Database Modernization: How to Convert DDS to DDL

Part 1 of this series focused on IBM’s ongoing major initiative across the IBM i platform called database modernization. Part 2 answered why you’d want to convert your system to DDL and embedded SQL. Here in Part 3, I’ll show you how to convert your existing DDS-described PF/LF to DDL-described Tables/Indexes/Views and how to do it without recompiling your existing programs.

Some good articles on the subject are already written, including “DDL Your DDS” by my friend David Andruchuk, which is a good starting point to understanding how to get from DDS to DDL. But the real challenge is how to convert your data to SQL-based tables and then implement the changes without touching all your programs. This article provides the specifics.

The Scenario

Let’s say we have a Customer Master PF and LFs in production as shown in Figure 1.

The goal of our modernization process would result in defining the CUSMAS table as a DDL-based SQL table, creating SQL Indexes and then creating LFs to match what our existing production programs are already defined over. Following are the steps I took when I modernized these PF and LFs.

  1. Create a new SQL Table using the definition from the old PF. We name the SQL table filenameSQL. So in our example, we’d name it CUSMASSQL.
  2. Now add any new columns you wish to the new SQL Table. We add an identity column as a Primary Key (PK) and also some change timestamps.
  3. We also add long column and table names to the new SQL Table source. This lets us refer to the table/columns by two different names (i.e., CUSNUM and CUSTOMER_NUMBER ). Our business community likes not being confined to maximum of 10 characters for the column and table name.
  4. If the existing PF is keyed (as in this example), create an index equivalent to the key on the PF. We name the new index filenameIDX. So in our example, we’d name the new index CUSMASIDX.
  5. Create an SQL index for each keyed LF that doesn’t have a SELECT/OMIT criteria or is not a Joined LF. As a standard, our indexes are suffixed with “I0” and “I1” for indexes just like “L0” and “L1” are used for LF.
  6. Change the existing PF to be a LF. In our example, CUSMAS would be changed to a LF and the PFILE keyword is added to point to our new SQL table CUSMASSQL. (e.g., PFILE(CUSMASSQL)).
  7. Change existing LF to now point to the new PF, PFILE(CUSMASSQL).
  8. Change existing LF to add the keyword FORMAT. This will point to the CUSMAS LF. So existing LF will now have the following new line in the source: FORMAT(CUSMAS).

Your new structure should look like Figure 2. It may look a little ominous with all the new objects. However, let me explain what’s going on.

  • CUSMASSQL is now the new SQL table
  • CUSMAS (old PF) is now a keyed logical file with index support from CUSMASIDX
  • CUSMASL0 now has index support from CUSMASI0
  • CUSMASL1 now has index support from CUSMASI1

By index support, I’m referring to the fact that, since the keys are the same, the OS creates one access path and shares it between the index and the LF. Therefore, we’re NOT increasing the number of access paths that must be maintained. Three access paths had to be maintained originally and three access paths must be maintained now. In other words, CUSMAS and CUSMASIDX, CUSMASL0 and CUSMASI0, and CUSMASL1 and CUSMASI1 share access paths and don’t put more maintenance work on the system. In fact, the system is now working less to maintain the same three access paths since index access paths are easier to maintain than LF access paths.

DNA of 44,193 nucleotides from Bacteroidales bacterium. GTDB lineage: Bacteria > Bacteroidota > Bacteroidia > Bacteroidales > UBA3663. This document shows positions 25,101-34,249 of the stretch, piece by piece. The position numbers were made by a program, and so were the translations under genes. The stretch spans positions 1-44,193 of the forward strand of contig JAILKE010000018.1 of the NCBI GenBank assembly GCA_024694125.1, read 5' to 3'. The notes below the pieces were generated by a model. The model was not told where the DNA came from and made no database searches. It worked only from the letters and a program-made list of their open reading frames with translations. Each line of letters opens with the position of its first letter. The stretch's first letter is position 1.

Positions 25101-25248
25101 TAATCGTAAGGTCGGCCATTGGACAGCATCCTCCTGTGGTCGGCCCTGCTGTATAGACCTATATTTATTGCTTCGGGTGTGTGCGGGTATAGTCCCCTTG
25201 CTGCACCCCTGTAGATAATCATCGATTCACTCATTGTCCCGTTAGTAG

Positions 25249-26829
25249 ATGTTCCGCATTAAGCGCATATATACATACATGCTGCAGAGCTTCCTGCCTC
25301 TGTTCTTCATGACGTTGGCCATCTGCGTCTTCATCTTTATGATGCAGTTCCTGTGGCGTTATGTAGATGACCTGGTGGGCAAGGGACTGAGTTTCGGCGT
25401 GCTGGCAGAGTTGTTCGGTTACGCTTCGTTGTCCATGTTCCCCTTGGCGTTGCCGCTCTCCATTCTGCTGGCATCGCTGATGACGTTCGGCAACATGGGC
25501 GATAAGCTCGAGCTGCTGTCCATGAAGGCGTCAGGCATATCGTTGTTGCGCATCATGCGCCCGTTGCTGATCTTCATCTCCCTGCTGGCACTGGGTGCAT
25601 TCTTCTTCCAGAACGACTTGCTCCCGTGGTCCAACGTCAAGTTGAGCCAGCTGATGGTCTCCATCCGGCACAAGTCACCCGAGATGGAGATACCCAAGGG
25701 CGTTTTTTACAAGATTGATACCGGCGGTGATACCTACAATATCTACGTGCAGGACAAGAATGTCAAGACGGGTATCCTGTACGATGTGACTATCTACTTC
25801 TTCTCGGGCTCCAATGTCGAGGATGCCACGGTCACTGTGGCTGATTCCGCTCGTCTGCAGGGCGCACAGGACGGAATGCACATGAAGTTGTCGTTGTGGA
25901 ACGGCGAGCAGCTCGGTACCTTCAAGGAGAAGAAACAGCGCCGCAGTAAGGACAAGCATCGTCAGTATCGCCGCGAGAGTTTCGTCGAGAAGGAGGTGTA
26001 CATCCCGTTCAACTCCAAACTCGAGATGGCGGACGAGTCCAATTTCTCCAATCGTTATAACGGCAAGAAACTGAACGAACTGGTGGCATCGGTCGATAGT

You may ask why we create the indexes if the access paths are exactly the same and are shared between the index and the LF. Indexes serve up 64K page sizes of data into memory where LFs serve up 8K pages of data into memory. That means just by adding indexes to your system with the same key structures as LFs, you’ll recognize a performance gain when accessing data on your system. The key step is the compile of the indexes first. The access path is created using the index definition of 64K page sizes. When you compile the LF second, the OS will piggyback the LF onto the existing 64K page size indexes. This will give a performance boost to your programs as they access the existing LF.

Some caveats:

  • This doesn’t work with multimember files.
  • This won’t work on JOIN LF. Just change it to connect to the new SQL Table but don’t create an index for it.
  • The indexes must be created first on your system so the LF can connect and share the access path.
  • To review the changes we’ve now made, I’ve included the before (Code Sample 1) and after (Code Sample 2) source of our tables, LFs and indexes. You’ll note a new column CUSMASPK in our CUSMASSQL table. This is an IDENTITY column that we add to every table we convert. I’ll explain the usage of new identity columns in the final part of the series. It’s important to note that it doesn’t affect the Format Level ID calculation and can be added without having to touch the programs.

    Additionally, we want to check the format level IDs of our old and new tables. Figure 3 showing the before and Figure 4 showing the after demonstrate how, with changes implemented, our format level IDs haven’t changed—meaning our existing production programs won’t error out when executed. Since the format level IDs are exactly the same before and after, you can put this into production without having to touch your existing programs.

Jim Ritchhart is the manager of database administration for shipping-supplies company, Uline, and is responsible for DB2 for i, SQL Server and Oracle.



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